Mandaric can sleep easy after 'horrible dream'


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The Independent Football

The two men who hugged in the dock of Court Six yesterday have had their differences – Milan Mandaric called Harry Redknapp's move from Ports-mouth to Southampton a "bitter divorce" – but their friendship has remained intact throughout years of suspicion and accusation. At its conclusion the "odd couple", as one defence barrister called them, struck a similar chord. Redknapp's "nightmare" was Mandaric's "horrible dream".

Mandaric is a man who has made a habit of getting things right, although he has explained his arrival at a multibillion-pound fortune established during the Silicon Valley boom of the 1970s as "being in the right place at the right time". Two years ago when he was charged with the offence of which he was yesterday cleared, Mandaric put the case against him as "ridiculous". "There is no wrongdoing here," he declared. He has been proved right again.

This was the second trial the 73-year-old has faced. In October he and Peter Storrie, then Portsmouth's chief executive, were found not guilty of tax evasion. Mandaric was first arrested in 2007, on suspicion of conspiracy to defraud and false accounting while at Portsmouth. He was released without charge but it was the beginning of a route to yesterday's finale.

Mandaric's personal journey is remarkable. It has taken him from a wartime childhood hiding in the mountainous Croatian region of Lika to Oadby, a small town in Leicestershire that used to produce red noses for Comic Relief. His business career began when he took over his father's engineering business before leaving Marshal Tito-ruled Yugoslavia for Switzerland and then the US. His breakthrough came when his fledgling company won a contract to make keyboards for Apple.

From that his business grew to employ 50,000 and allowed its now wealthy owner to indulge in what was then promising to be another boom US business, the North American Soccer League. Mandaric set up San Jose Earthquakes and was instrumental in bringing George Best and Bobby Moore to play in NASL.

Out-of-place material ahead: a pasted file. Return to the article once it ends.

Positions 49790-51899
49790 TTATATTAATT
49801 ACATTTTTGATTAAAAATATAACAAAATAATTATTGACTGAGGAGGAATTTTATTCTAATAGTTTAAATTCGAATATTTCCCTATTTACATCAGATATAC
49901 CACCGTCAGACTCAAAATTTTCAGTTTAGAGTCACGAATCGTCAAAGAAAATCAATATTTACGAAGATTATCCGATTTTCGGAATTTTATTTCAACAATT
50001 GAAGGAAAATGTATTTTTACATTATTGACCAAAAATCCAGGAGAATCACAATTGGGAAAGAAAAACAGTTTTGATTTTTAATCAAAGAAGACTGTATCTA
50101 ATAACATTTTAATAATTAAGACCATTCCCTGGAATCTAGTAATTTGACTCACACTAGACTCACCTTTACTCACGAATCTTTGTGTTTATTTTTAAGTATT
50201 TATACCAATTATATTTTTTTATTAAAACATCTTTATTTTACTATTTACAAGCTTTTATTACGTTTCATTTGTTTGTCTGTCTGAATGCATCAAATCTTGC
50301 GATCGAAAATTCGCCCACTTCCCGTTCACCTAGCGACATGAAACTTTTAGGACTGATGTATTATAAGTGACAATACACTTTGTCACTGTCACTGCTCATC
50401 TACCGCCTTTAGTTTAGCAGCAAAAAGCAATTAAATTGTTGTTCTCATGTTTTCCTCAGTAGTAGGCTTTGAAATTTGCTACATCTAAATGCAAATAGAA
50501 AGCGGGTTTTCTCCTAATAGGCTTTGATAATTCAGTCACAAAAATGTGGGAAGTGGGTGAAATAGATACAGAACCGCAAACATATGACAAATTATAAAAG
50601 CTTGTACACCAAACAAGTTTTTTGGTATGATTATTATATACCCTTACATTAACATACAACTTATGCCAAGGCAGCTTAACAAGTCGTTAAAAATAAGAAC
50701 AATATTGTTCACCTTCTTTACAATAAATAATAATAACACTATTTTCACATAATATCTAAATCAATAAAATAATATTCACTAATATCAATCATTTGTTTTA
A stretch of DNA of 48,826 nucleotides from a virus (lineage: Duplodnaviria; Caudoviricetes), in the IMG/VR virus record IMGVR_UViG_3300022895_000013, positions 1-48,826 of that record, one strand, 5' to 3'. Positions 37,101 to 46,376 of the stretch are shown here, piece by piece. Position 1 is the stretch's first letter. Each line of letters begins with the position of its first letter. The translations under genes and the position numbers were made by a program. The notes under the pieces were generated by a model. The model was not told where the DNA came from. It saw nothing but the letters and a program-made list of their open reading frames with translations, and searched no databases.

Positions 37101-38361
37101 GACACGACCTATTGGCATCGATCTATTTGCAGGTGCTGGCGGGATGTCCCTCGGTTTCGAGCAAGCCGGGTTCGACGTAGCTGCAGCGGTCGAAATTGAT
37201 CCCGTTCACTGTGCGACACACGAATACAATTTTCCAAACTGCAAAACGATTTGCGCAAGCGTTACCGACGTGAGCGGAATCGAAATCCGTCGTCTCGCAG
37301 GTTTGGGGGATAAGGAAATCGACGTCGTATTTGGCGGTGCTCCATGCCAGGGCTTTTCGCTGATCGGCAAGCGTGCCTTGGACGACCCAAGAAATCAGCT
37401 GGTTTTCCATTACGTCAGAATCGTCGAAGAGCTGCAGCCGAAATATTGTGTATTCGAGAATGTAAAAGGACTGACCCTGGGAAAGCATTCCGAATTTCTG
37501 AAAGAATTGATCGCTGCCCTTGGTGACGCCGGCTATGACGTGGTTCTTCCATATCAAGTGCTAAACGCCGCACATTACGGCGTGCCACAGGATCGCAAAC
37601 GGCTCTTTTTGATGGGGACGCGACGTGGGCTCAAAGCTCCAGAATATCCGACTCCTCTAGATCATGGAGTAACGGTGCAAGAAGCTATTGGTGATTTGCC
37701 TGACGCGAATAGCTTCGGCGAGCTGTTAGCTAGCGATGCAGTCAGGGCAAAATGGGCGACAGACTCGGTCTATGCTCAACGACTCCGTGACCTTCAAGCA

When the US soccer revolution fizzled out, Mandaric took out stakes in Standard Liège, Charleroi and Nice before paying £5m to buy Portsmouth in 1998. Alan Ball, Tony Pulis, Steve Claridge and Graham Rix came and went as managers before Redknapp arrived in 2002. Mandaric was popular among fans before his decision to sell to Alexandre Gaydamak for £47m in 2006. Since Mandaric left, Pompey have gone from one financial crisis to another.

In 2007, Mandaric bought Leicester City, selling out three years later to a Thai consortium. In December 2010, he bought Sheffield Wednesday for £1, saving the club from administration.

"It was," summed up Judge Anthony Leonard, "an extraordinary life story." And, with yesterday's outcome, there is no sign of an imminent ending to its English football chapter.

Bit-part players: Six others arrested

Pascal Chimbonda

Arrested, never charged

The much-travelled French full-back was the first person arrested in the corruption probe in September 2007. Chimbonda, 32, was questioned in relation to an £18,000 loan from his agent, Willie McKay, following his move to Britain to play for Wigan in 2005. Now at Doncaster Rovers, where McKay has a powerful behind-the-scenes presence.

Peter Storrie

Cleared at trial

The former chief executive of Portsmouth was cleared in October of tax evasion after being accused of disguising taxable payments to players. While at Portsmouth his earnings rose from £171,000 gross income in 2002-03 to £1,192,000 in 2007-08. Storrie, 59, says he has found it impossible to get a job back in football because he has not been able to publicise the fact he was cleared – until yesterday.

Karren Brady

Arrested, never charged

The former managing director of Birmingham City was arrested in April 2008 as part of the probe into corruption in football. She was told that she would not face charges more than a year later. Brady, now 43, left the club in 2009 and is now vice-chairman of West Ham United.

David Sullivan

Arrested, never charged

Sullivan, the former chairman of Birmingham, was arrested and cleared at the same time as Brady. The club said the inquiry had put unnecessary strain on Sullivan, 63, who had a quadruple heart bypass in the past. The former owner of the Daily and Sunday Sport newspapers is now joint chairman of West Ham.

Willie McKay

Arrested, never charged

A former bookie turned Monaco-based agent responsible for a number of deals between French and English clubs. Seen as a key figure in the inquiries but was cleared of wrongdoing by the Premier League "bungs" inquiry and never charged by the City of London operation. McKay is a key financial backer of Doncaster Rovers.

Amdy Faye

Arrested, never charged

Footballer whose purchase by Portsmouth in 2003 was at the centre of last year's trial of Storrie. The club allegedly paid a €300 "golden hello" to the Senegalese player, which was paid through the offshore account of his agent, McKay. Faye, 34, was never charged with any financial wrongdoing. Now a free agent, he last played for Leeds United.

Paul Peachey